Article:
Eight of the UK’s largest supermarkets have backed British farming by sourcing 100% of their flour, butter and eggs from domestic producers.Tesco, Sainsbury’s, Asda and Morrisons are joined by the Co-op, Waitrose, Lidl and Marks and Spencer in demonstrating their commitment to British baking by giving shoppers the choice of home-grown flour, butter and eggs to use in their baked goods.
Asda, Marks and Spencer and Morrisons are also backing British sugar beet growers by sourcing Silver Spoon granulated, caster and icing sugar in their stores.
The support for UK baking products - which comes at a time when the Great British Bake Off TV show has made cake-making more popular than ever - is the latest campaign by the NFU to get major retailers to buy more of their goods domestically.
Similar campaigns on meat, fruit and vegetables have also been backed by major food retailers.
NFU president Meurig Raymond said: “It is fantastic to see more retailers than ever committing to British farming and supporting them on the shelf-edge. British food is produced to some of the highest standards in the world and deserves to be widely available.
“We know that shoppers want to buy more British produce and the aim of our supermarket guide is to give them the information they need to do that. I’m sure the public will be delighted to know that retailers are giving them the opportunity to buy more British products by getting behind the nation’s farmers.”
Prue Leith, long-time supporter of the NFU’s Back British Farming campaign and one of the new presenters of the Great British Bake Off, has also backed the campaign, saying: “UK butter, flour and eggs are all easily available and choosing them really helps our fantastic farmers. So let’s make the effort to buy British.”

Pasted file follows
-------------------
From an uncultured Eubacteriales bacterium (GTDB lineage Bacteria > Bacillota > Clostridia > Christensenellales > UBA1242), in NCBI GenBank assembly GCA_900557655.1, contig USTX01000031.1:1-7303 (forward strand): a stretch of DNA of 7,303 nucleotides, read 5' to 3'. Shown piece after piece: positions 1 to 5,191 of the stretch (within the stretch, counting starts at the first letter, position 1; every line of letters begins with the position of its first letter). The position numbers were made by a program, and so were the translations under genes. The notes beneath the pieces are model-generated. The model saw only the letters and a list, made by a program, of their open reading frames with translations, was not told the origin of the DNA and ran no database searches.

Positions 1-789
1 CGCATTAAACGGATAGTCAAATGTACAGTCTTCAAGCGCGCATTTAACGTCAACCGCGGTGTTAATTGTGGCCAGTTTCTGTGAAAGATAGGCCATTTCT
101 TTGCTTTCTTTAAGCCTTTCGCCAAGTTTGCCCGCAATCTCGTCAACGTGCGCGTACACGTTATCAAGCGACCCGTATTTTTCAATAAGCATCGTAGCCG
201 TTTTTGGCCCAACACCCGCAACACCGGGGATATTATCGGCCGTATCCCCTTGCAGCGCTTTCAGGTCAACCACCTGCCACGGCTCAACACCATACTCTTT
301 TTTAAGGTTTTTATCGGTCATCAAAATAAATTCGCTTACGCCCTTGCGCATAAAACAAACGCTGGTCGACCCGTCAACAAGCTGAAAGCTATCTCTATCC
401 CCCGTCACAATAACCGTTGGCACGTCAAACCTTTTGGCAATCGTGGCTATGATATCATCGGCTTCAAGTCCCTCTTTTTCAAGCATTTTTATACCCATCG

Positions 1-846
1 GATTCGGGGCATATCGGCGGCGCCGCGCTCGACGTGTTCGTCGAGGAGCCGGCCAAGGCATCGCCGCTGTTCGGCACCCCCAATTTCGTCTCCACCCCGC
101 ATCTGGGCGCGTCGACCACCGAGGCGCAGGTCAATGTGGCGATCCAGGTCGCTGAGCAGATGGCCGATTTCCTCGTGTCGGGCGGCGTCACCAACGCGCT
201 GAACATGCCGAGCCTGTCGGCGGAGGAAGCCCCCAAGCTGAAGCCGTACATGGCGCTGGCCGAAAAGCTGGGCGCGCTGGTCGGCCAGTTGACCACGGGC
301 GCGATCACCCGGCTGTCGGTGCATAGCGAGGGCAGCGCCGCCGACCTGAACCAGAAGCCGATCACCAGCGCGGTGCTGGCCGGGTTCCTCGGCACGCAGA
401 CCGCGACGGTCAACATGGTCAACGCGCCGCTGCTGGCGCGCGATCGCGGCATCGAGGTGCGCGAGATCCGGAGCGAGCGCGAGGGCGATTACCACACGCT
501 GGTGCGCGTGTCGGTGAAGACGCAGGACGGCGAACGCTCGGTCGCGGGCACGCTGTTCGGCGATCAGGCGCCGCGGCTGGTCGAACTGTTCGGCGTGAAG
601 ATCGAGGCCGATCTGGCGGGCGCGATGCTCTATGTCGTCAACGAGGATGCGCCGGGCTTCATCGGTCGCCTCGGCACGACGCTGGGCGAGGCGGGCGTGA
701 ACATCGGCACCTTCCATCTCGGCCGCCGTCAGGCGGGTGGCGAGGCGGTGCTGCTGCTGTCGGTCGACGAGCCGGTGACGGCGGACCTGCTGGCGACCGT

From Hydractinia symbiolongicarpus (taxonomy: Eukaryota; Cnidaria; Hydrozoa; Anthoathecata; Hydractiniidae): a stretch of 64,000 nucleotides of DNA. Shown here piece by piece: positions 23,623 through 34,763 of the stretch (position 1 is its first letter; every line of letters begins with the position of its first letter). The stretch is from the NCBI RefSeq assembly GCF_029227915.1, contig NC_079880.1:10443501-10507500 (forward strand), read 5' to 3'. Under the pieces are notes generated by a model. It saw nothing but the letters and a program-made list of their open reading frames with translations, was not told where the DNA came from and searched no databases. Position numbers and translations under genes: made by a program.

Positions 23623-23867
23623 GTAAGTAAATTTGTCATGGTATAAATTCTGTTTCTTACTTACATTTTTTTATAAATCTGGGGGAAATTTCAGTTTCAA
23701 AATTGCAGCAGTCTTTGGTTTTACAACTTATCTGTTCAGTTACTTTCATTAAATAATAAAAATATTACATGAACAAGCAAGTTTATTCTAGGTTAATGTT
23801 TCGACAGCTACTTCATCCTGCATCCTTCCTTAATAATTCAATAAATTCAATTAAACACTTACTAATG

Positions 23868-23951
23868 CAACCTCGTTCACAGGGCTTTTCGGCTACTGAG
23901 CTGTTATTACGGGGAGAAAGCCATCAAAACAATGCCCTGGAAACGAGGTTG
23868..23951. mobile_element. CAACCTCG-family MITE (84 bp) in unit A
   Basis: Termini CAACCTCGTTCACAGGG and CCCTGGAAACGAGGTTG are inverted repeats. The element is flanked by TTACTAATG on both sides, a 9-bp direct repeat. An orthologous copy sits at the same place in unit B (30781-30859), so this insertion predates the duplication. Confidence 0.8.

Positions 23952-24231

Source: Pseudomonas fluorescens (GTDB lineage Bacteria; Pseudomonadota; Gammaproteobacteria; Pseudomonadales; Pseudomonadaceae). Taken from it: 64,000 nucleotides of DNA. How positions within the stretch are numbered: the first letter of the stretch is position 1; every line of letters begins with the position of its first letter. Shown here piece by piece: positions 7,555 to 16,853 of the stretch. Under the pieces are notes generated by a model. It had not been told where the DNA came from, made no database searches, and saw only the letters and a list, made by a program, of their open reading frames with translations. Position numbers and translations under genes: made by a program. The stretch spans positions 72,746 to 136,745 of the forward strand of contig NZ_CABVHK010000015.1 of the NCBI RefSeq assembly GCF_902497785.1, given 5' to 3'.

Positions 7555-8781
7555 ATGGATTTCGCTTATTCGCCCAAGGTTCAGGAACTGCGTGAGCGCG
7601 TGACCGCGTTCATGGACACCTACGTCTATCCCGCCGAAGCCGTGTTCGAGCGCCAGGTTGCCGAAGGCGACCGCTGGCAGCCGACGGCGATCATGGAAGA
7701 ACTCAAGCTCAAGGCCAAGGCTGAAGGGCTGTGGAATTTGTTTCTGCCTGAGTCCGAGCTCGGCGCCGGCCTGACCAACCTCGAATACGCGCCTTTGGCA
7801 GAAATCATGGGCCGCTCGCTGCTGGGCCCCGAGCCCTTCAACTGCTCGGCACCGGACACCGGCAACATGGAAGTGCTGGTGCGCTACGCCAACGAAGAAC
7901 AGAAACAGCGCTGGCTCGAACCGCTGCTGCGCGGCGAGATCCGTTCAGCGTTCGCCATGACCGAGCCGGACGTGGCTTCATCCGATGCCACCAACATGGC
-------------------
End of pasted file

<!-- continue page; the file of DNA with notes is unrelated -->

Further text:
While there is strong support for backing British flour, butter and eggs, only M&S have committed to use 100% British sugar in their own brands. The NFU is also working with Aldi, which has committed to increase their British flour offering.
The NFU has produced an online supermarket guide which explains to consumers which companies are sourcing British-produced food.
Mr Raymond said: “The overall message is to buy British and the NFU’s supermarket guides aim to help provide that information. Already, six brands have signed up to the Back British Farming charter and we would like to see more do the same.
“The commitment to British food is trending upwards but there is still room for improvement by all retailers, across all sectors. The NFU is engaging with all retailers to achieve this.
“I encourage everyone to look out for the Red Tractor logo to ensure their food is produced to the highest standards and welfare, and can be traced back to a British farm.”
This story first appeared on Chronicle Live